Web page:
Sexual intercourse seeming more a union of souls (Chapter 13) may seem a way of being more in accordance with the divine plan.
    Possession (Chapter 17), especially by a force which seems good, is a classic religious phenomenon.
    At-one-ness with the world and archetypal experience (Chapter 18) may be seen in religious terms as greater attunement with the way of the divine, as can increased openness, childlikeness ("... except ye be as little children...").
    Readers further interested in the effect of psychedelic drugs in inducing mystical experience under proper conditions should see Pahnke's classic study (Pahnke, 1966; Pahnke and Richards, 1969) and Huxley's The Doors of Perception (1954). An interesting contrast to Huxley is Zaehner's experience of completely suppressing the effects of mescaline intoxication in order to prove that Huxley was wrong (Zaehner, 1957)!



    Although not all users who had had spiritual experiences while intoxicated felt this had made getting intoxicated an act of religious significance for them, 22 percent of the users did: "Getting stoned has acquired a religious significance for me." Another 4 percent indicated LSD use, rather than marijuana, had acquired religious significance.
    The Meditators indicated much more frequently than ordinary users that getting intoxicated had acquired a religious significance for them (p <.01).
    The reasons given for this were quite varied. The simplest sorts of explanations were on the order of "I now pray daily and have faith and a need for religion, which I didn't feel a year ago"; or "Grass is a way to reach God"; or "Very simply, I can talk to God." The more complex explanations of yes answers indicated that the insights and experiences arrived at while intoxicated had led to the formulation of a set of religious beliefs; e.g., "In many ways I feel that when stoned I have released myself from some of the hassling of the 'real' world and can be more at one with what is lasting or ultimate—that is, I feel I have more of a chance of considering it.... It's an analytical contemplation tool—see deeply if not broadly—any answers found must check out down in the 'real' world.... The view of myself and the world I get is also much more peaceful, less filled with petty distractions..."
    Many users also indicated that using marijuana was religious to them, but not in the conventionally understood meaning of the term; e.g., "Grass can definitely serve as a sacrament for me; that is, I frequently feel more religious after smoking and will often smoke to achieve this effect. I doubt if this would work in the same way if I simply smoked and then went to church; feeling religious is something personal that you cannot turn on every Sunday morning." Or, "When I am stoned, I am more aware of who I am spiritually. Grass has helped along the way of self-realization, and in this sense it is a sacrament."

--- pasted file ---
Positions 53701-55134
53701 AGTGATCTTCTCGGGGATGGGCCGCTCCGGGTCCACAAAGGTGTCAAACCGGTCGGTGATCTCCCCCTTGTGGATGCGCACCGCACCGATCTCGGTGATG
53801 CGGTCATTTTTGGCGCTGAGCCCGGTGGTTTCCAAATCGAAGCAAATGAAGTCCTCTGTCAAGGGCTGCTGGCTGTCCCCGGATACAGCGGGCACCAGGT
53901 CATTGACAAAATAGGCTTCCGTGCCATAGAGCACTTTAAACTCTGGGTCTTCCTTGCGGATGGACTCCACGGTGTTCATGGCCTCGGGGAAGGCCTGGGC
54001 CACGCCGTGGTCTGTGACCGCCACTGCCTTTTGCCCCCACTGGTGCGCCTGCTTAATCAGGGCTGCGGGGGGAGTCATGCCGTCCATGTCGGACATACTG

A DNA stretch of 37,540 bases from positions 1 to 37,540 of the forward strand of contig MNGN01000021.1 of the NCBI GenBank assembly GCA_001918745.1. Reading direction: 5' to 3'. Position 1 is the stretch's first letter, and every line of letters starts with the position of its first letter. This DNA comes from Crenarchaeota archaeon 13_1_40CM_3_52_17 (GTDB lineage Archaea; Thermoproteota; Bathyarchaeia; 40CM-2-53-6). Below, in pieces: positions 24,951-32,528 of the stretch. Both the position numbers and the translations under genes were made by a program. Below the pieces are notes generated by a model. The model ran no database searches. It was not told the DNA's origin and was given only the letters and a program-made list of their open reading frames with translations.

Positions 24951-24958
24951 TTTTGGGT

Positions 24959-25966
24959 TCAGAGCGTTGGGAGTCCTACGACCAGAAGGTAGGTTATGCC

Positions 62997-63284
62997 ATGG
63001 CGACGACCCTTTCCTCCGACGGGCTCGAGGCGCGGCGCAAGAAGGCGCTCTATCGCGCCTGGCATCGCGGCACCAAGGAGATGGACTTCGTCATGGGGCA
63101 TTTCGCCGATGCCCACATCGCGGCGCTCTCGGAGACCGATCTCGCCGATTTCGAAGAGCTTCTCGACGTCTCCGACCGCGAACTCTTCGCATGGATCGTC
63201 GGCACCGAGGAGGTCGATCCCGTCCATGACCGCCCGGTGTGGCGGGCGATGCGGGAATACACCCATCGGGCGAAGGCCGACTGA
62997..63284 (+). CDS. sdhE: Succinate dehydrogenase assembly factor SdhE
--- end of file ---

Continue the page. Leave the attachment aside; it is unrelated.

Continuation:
"Everything in nature appears to be good. I have great feelings for all of nature and feel that all things (plants, bugs, people, etc.) are of the same substance and makeup, doing the best they can in their struggle to hold onto life and find happiness. Everything takes on this 'struggle for existence' theme and meaning, and this is all very beautiful" (Usually, Strongly).
    "Am able to experience the blinding white light[10] of universal soul" (Rarely, Maximum).
    "Zen, Tea Ceremony, ritual charm apparent for the first time" (no specification of frequency or level).
    "Feeling of reaching 'it,' white void or infinity, or point where yin/yang, life/death, yes/no meet" (Usually, Very Strongly).



    Figure 19-1 orders various spiritual experiences and related phenomena by level of intoxication. The overall ordering is highly significant (p <<<.0005).

Just        Fairly    Strongly    Very

Type size code:
Possessed by evil force
Aware of chakras
Possessed by good force

Just        Fairly    Strongly    Very

    At the Moderate to Strong levels, spiritual experiences tend to be concerned with the way the world is perceived, such as being open and childlike, being closer to one's sexual partner. Meditation may begin to seem more effective. Moving toward the Very Strong level, the nature of the perceived world begins to change, so that events may become archetypal, the user may feel at one with the world or in touch with a higher power, and psychic or spiritual events may begin to occur. Going higher, time begins to be transcended by stopping in many cases or by ostensible precognition in rare cases. The user may feel himself possessed by outside forces on rare occasions, and the ordinary world may be completely left behind. Mystical experiences may occur at these very high levels that the users cannot describe for lack of words.



    Table 19-2 summarizes the relatively linear effects of various background variables.
    A general pattern of more frequent spiritual experiences for the Meditators and those with more drug experiences is clear.

TABLE 19-2
More Drug ExperienceMore frequent:
    In touch with Higher Power
    Meditate more effectively
    Events archetypal
    Sex a union of souls
    Perform magic
    Auras around people
Less intoxicated for:
    Meditate more effectively
    Sex a union of souls
MeditationMore frequent:
    In touch with Higher Power
    Meditate more effectively
    Spiritual experiences
    Religious significance to getting intoxicated